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Understanding Psychology 6 th Edition Charles G. Morris and Albert A. Maisto. PowerPoint Presentation by H. Lynn Bradman Metropolitan Community College. Chapter 9. Life-Span Development. Enduring Issues and Methods in Developmental Psychology.

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understanding psychology 6 th edition charles g morris and albert a maisto

Understanding Psychology6th EditionCharles G. Morris and Albert A. Maisto

PowerPoint Presentation by

H. Lynn Bradman

Metropolitan Community College

©Prentice Hall 2003

chapter 9
Chapter 9

Life-Span Development

©Prentice Hall 2003

enduring issues and methods in developmental psychology
Enduring Issues and Methods in Developmental Psychology
  • What are some of the limitations of the methods used to study development?
  • Cross-sectional studies involve studying different age groups of people
  • Longitudinal studies test the same group of individuals at different times in their lives.

©Prentice Hall 2003

research methodologies
Research Methodologies
  • Cross-sectional:
    • Examining groups of subjects who are of different ages.
  • Longitudinal:
    • Examining the same group of subjects two or more times as they age.
  • Biographical:
    • Studying developmental changes by reconstructing subjects’ past through interviews and investigating the effects of past events on current behaviors.

©Prentice Hall 2003

cross sectional studies
Cross-Sectional Studies
  • Advantages
    • Inexpensive
    • Relatively quick to complete
    • No high attrition rate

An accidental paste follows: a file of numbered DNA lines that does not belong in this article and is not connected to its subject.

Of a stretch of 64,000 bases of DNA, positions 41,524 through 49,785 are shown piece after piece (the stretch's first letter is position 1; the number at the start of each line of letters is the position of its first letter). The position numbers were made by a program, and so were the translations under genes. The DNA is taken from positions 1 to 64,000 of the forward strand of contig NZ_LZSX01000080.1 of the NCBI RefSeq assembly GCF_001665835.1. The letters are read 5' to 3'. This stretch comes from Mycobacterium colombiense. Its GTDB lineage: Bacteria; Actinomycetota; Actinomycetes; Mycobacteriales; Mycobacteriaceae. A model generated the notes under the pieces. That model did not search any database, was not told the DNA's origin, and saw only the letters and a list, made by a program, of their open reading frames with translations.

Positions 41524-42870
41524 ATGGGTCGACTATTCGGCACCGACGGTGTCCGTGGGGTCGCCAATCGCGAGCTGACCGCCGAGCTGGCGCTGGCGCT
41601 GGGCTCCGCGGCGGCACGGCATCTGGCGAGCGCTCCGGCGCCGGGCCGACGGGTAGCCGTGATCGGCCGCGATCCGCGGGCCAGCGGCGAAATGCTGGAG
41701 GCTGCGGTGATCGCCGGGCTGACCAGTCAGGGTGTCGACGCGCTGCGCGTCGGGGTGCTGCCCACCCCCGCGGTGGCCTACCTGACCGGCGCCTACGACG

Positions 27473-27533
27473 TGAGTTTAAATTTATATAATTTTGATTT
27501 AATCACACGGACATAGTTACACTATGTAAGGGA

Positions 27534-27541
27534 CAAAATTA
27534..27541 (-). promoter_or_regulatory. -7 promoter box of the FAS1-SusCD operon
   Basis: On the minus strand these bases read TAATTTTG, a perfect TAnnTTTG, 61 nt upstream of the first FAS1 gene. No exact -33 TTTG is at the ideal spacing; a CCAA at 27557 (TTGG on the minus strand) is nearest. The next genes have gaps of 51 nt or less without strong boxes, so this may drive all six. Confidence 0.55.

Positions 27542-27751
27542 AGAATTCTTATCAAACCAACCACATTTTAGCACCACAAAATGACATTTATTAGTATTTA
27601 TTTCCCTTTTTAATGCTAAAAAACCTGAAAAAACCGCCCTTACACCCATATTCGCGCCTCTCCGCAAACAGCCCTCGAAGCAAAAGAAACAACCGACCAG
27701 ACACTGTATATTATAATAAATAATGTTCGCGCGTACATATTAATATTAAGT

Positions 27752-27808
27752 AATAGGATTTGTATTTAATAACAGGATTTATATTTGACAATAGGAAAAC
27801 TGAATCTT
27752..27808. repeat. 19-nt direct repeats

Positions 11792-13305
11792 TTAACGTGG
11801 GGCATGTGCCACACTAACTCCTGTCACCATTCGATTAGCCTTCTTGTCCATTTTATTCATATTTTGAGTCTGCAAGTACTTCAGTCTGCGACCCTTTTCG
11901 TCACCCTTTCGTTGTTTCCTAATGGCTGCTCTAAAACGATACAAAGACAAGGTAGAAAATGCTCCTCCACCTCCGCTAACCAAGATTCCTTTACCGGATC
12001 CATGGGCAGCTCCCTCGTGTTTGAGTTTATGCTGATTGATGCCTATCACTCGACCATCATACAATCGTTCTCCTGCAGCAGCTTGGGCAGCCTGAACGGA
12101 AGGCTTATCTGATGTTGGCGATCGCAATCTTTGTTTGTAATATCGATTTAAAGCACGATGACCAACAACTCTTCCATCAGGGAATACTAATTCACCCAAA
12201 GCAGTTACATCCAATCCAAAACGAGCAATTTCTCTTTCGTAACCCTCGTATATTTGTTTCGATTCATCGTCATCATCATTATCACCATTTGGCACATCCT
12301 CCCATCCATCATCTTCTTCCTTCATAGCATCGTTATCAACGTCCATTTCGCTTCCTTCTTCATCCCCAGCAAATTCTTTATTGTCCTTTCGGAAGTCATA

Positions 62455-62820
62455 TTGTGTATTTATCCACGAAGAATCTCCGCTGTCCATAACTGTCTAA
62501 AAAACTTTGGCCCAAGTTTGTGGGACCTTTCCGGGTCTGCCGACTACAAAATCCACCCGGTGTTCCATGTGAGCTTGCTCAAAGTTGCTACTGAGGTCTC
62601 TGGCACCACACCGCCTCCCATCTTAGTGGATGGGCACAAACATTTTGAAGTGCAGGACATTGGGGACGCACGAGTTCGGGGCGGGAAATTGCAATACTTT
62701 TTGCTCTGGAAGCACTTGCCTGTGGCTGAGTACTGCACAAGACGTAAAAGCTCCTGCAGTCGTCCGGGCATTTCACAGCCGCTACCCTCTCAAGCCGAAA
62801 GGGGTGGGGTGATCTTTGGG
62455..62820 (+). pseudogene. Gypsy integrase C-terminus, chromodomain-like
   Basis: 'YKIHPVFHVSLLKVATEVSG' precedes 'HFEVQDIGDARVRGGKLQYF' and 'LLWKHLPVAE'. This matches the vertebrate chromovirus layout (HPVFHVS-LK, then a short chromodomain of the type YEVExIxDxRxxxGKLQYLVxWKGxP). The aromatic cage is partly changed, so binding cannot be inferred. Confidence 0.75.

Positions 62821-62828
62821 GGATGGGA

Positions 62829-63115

©Prentice Hall 2003

cross sectional studies6
Cross-Sectional Studies
  • Disadvantages
    • Different age groups may be dissimilar
    • Age and maturity may not be equivalent
    • Confounds cohort and age differences

©Prentice Hall 2003

longitudinal studies
Longitudinal Studies
  • Advantages
    • Detailed information about subjects
    • Provides great detail of developmental changes
    • Follows same cohort groups

©Prentice Hall 2003

longitudinal studies8
Longitudinal Studies
  • Disadvantages
    • Expensive and time consuming
    • Potential for high attrition rates
    • May confound age differences & differences in assessment tools

©Prentice Hall 2003

biographical studies
Biographical Studies
  • Advantages:
    • Rich detail about one individual’s life
    • Allows for in-depth study of one individual

©Prentice Hall 2003

biographical studies10
Biographical Studies
  • Disadvantages
    • Individual’s recall is often untrustworthy
    • Can be very time consuming and expensive

©Prentice Hall 2003

prenatal development
Prenatal Development
  • The period of development from conception to birth.